Assessment design for teaching of personal and team interaction skills

Gary K. Ellem, Greg R. MacFarlane

Abstract


Science educators recognise that science is often a collaborative activity and consequently design their courses to include a significant group work component. Group work may have advantages in terms of peer assisted learning, time saving, safety and resource use. While in many courses students spend a significant amount of time in groups, little is provided in the way of useful tools for students in learning how to interact or successfully navigate group situations. Teaching group skills often consists of “go and work in a group” which can result in a negative experience for students and teaches them little about successful group interaction.

In this paper we present a range of peer and self assessment activities which we have developed to assist students in engaging successfully in groups. The assessment activities are situated within authentic learning contexts i.e. model scenarios and activities which ‘real scientists’ engage in as collaborative groups. The tools include a range of formative and summative components and require students to analyse the behaviour and contribution of group members including themselves, whilst simultaneously encouraging skill development in assessing the academic/scientific quality of group products. The tools are simple to use and may be easily introduced and adapted to many group scenarios. Benefits and pitfalls from our experience in implementing the tools are discussed as well as feedback on student perceptions.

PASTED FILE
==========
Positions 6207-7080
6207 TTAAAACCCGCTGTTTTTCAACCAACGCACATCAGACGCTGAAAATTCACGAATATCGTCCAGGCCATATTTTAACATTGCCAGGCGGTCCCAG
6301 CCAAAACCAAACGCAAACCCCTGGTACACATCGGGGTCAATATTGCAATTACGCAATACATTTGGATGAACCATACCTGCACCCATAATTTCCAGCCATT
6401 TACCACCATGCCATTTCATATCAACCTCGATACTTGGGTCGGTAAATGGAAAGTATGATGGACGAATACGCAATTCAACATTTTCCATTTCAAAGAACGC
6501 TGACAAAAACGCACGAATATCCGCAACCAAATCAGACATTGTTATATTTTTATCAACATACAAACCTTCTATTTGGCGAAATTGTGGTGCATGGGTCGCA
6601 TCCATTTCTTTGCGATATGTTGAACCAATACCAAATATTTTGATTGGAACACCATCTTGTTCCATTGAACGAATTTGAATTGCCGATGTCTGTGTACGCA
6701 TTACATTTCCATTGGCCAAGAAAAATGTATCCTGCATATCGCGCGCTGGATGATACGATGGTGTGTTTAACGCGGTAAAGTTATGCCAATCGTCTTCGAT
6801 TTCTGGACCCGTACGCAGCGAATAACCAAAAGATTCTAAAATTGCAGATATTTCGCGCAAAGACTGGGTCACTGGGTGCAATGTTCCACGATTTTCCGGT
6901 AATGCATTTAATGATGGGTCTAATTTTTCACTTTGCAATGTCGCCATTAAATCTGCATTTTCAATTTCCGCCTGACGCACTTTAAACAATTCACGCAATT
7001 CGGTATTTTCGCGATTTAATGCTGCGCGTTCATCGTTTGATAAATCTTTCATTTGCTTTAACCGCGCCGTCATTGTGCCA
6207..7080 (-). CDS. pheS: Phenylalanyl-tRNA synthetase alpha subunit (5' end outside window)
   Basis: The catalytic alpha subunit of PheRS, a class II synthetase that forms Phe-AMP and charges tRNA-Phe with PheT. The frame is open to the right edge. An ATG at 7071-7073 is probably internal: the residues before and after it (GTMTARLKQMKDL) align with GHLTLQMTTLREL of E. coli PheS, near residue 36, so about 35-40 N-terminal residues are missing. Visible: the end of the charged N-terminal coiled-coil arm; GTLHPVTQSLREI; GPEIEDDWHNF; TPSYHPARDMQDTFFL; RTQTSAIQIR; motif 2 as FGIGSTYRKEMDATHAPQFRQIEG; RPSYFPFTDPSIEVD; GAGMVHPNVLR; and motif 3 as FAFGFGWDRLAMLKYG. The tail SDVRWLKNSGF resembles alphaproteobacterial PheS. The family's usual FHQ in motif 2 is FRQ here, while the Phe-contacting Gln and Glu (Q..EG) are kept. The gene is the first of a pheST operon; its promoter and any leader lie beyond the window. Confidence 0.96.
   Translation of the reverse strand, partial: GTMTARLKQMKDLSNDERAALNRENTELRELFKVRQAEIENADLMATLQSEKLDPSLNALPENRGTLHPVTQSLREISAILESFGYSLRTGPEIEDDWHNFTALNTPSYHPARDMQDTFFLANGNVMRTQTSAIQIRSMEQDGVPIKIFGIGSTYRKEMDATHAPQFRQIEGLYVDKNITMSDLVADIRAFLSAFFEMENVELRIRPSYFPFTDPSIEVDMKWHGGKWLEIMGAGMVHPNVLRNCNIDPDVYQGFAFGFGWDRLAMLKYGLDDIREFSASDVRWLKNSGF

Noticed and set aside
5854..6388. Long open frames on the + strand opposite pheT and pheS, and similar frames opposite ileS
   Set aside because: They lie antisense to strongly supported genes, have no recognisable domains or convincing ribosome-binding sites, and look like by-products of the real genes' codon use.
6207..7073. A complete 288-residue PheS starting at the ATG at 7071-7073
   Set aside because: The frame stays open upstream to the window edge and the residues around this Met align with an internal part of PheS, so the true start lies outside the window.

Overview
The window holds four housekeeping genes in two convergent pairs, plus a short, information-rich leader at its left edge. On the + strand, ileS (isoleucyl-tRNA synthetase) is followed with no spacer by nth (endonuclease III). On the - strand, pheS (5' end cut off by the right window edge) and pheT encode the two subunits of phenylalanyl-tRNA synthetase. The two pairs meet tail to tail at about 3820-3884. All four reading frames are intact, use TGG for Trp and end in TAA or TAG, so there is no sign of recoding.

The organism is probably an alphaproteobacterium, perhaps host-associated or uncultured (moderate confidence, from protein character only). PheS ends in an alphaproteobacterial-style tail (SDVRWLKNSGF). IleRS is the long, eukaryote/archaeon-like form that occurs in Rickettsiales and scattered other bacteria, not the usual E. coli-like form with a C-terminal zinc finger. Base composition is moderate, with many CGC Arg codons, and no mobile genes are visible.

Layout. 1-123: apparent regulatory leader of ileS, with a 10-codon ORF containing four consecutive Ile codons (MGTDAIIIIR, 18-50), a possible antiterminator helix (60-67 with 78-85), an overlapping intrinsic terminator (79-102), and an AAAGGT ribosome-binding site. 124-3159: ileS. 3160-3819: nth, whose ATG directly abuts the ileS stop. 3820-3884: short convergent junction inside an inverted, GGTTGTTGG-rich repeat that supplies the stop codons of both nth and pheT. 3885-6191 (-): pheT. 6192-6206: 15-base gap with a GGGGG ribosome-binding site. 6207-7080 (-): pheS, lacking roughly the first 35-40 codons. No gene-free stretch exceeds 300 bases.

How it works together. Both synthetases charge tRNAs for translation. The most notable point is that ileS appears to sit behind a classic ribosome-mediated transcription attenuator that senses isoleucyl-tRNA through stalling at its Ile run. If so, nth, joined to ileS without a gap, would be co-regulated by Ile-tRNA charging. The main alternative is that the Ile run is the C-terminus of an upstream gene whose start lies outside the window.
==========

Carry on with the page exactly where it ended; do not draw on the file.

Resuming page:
Full Text:

PDF